Despite soaring numbers of COVID-19 cases across the nation, officials are pouring on pressure to reopen schools full time this fall. On Monday, Florida’s education commissioner ordered the state’s schools to open full time in August. U.S. Education Secretary Betsy DeVos on Tuesday criticized plans to offer in-person instruction only a few days a week. And on Wednesday Vice President Mike Pence said the Centers for Disease Control and Prevention is reworking its guidance on reopening schools after President Donald Trump complained the guidelines were too tough.
“Am I going to look at my students as if they are potentially going to kill me,” asked Sarasota (Florida) High teacher Mary DeArment, 59. “I hate that.”
Are you ready for some football? Some high schools gear up despite pandemic
A large number of high school football teams across America, including in hotbeds such as Florida and Texas, are moving forward during the pandemic despite the risks. California, however, is among the states still undecided; the California Interscholastic Federation is set to announce a decision July 20. High school teams in Tennessee are barred from any contact drills until a COVID-19 state-of-emergency expires Aug. 30, and no decision has been made about the football season.
“I really think in the next couple of weeks you’re going to see a lot of decisions,’’ said Bruce Howard, spokesman for the National Federation of State High School Associations. “You may have some states that in three or four weeks are going to be just fine to start football as normal. Maybe you’ll have some states that can’t.”
– Josh Peter
Arizona hospitals feel strain as COVID records fall
Arizona has joined Florida, Texas and several other states feeling the strain of surging COVID-19 cases on its health care system. Ominous records fell Tuesday – 3,421 inpatient hospital beds were occupied by suspected and confirmed COVID-19 patients; 871 ICU beds were filled; 2,008 emergency room visits were logged. Rapid case increases and hospitalizations have made Arizona now among the worst hot spots in the nation for COVID-19. Health officials caution people to stay home unless necessary to leave and to wear masks in public.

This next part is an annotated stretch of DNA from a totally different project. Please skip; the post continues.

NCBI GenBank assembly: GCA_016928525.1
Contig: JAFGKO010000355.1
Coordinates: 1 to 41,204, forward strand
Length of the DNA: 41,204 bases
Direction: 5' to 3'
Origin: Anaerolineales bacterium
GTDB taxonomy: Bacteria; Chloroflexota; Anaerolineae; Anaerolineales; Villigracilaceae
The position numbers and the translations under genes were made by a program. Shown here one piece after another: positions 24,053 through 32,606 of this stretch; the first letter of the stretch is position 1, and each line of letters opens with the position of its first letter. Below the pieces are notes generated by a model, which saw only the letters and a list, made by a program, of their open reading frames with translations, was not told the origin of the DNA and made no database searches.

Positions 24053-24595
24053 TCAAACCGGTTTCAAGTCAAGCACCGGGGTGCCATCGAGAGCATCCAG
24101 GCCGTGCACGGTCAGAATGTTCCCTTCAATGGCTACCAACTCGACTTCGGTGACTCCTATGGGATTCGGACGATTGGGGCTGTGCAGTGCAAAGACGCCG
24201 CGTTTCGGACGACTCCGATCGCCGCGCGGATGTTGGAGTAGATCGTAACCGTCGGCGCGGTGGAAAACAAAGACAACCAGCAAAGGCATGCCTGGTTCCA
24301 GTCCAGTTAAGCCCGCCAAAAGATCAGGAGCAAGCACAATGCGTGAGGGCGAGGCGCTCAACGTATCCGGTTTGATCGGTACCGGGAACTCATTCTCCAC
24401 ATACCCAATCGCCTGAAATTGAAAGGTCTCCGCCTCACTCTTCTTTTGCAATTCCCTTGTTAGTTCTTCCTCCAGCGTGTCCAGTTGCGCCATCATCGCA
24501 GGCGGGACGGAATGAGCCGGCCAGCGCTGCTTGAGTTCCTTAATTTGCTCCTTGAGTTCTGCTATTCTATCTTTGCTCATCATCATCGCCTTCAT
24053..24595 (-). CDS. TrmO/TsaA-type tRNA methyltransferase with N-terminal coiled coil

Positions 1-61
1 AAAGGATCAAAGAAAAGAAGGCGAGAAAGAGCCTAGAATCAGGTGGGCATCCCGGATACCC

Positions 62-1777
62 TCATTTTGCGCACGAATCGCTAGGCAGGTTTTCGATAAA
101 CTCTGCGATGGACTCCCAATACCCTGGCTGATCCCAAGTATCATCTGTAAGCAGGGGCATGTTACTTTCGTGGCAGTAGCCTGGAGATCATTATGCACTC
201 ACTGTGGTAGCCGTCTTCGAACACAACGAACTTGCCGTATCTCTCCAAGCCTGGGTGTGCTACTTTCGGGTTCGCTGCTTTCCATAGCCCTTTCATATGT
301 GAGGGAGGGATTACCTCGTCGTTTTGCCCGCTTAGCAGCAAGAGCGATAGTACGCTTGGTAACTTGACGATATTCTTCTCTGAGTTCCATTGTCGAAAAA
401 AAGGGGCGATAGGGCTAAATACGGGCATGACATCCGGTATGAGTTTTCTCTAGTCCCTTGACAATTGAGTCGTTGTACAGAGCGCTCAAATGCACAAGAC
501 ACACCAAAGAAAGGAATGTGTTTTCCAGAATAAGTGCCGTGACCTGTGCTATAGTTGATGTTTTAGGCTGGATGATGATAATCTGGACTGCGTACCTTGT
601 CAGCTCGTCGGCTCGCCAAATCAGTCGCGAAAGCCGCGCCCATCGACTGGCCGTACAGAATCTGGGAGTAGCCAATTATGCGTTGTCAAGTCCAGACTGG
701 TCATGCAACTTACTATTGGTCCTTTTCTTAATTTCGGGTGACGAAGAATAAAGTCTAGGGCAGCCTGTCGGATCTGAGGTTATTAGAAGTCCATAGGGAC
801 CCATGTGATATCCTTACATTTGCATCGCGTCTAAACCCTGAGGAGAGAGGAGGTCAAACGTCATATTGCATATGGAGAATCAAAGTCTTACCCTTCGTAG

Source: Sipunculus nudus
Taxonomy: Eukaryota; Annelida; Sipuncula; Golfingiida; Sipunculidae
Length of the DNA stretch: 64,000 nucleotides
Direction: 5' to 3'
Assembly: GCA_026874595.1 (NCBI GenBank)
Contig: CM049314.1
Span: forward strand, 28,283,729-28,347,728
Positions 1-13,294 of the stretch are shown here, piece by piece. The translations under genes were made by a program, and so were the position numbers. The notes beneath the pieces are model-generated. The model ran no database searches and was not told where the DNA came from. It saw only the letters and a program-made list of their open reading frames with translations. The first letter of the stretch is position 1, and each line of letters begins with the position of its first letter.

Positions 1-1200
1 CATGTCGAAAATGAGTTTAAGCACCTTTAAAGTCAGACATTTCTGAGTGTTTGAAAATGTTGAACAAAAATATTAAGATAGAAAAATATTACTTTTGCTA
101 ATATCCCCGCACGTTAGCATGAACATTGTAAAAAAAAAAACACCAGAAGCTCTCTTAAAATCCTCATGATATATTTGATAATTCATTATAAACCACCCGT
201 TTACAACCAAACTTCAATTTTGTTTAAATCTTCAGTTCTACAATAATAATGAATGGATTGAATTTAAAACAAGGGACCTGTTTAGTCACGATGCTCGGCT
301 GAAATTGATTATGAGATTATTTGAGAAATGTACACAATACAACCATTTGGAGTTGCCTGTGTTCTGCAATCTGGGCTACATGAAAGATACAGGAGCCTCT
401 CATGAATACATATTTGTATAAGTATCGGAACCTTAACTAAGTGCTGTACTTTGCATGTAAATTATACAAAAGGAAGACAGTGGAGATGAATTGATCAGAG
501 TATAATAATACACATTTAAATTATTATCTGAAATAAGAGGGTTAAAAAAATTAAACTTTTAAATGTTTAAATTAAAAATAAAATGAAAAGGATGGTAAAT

“Arizona is grateful for the women and men on the front lines of this pandemic,” Gov. Doug Ducey said. “We’re grateful for all of our citizens who are being responsible.”
– Alison Steinbach, Arizona Republic
Shelter-in-place order issued for U.S. base in Japan
A shelter-in-place order was issued at the U.S. Naval Air Facility Atsugi in Japan because of an ongoing investigation of positive coronavirus cases, the base announced Thursday on its Facebook page. Atsugi, about 20 miles southwest of Tokyo, is home to about 10,000 servicemembers, support staff and family members.
“This shelter-in-place directive has been put in place to safeguard the community and prevent any future spread,” the post said. “Further guidance is forthcoming.”
Vaccines won’t be only answer; closing in on COVID cure
Four months ago when COVID-19 first arrived in the United States, health care workers relied solely on intravenous fluids, fever reducers and ventilators. Today, there are two approved therapies shown to make a difference in COVID-19, and 150 treatments and more than 50 antivirals are being tested in people. Vaccines, when developed, won’t work for everyone. But researchers are getting closer to being able to identify which patients are likely to do better with which kind of therapy.
“Once somebody develops a treatment for the virus, everything will go away,” said Daniel Batlle, a kidney expert from Northwestern Medicine and professor of medicine at Northwestern University in Chicago.
– Karen Weintraub
California records highest single-day COVID-19 death toll
California reported 149 coronavirus deaths Wednesday, the highest single-day death toll since May, according to the Los Angeles Times. Before that, the previous high was at 132 deaths. Los Angeles County officials reported 65 new coronavirus deaths Wednesday. “Our cases are rising. The rate of infection is increasing. And the number of hospitalizations are up. And today, we’re even seeing a small increase in the number of deaths,” Barbara Ferrer, the Los Angeles County director of public health, said Wednesday.
The county has 2,496 new confirmed cases. Los Angeles Mayor Eric Garcetti during a news conference Wednesday said that more than 50% who tested positive for the coronavirus are under 40 years old.
More on the coronavirus from USA TODAY
Where a face mask is required: Many governors are instituting or renewing orders requiring people to wear face coverings in public as cases continue to rise. Is your state on the list? See it here.
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Where are states on reopening? Some are taking preemptive measures to postpone further phases of their reopening, while others have rolled back their phases to prevent the spread of the coronavirus. See the list.
Contributing: The Associated Press
This article originally appeared on USA TODAY: COVID-19: Big Ten schedule; CDC schools; Florida sets deaths record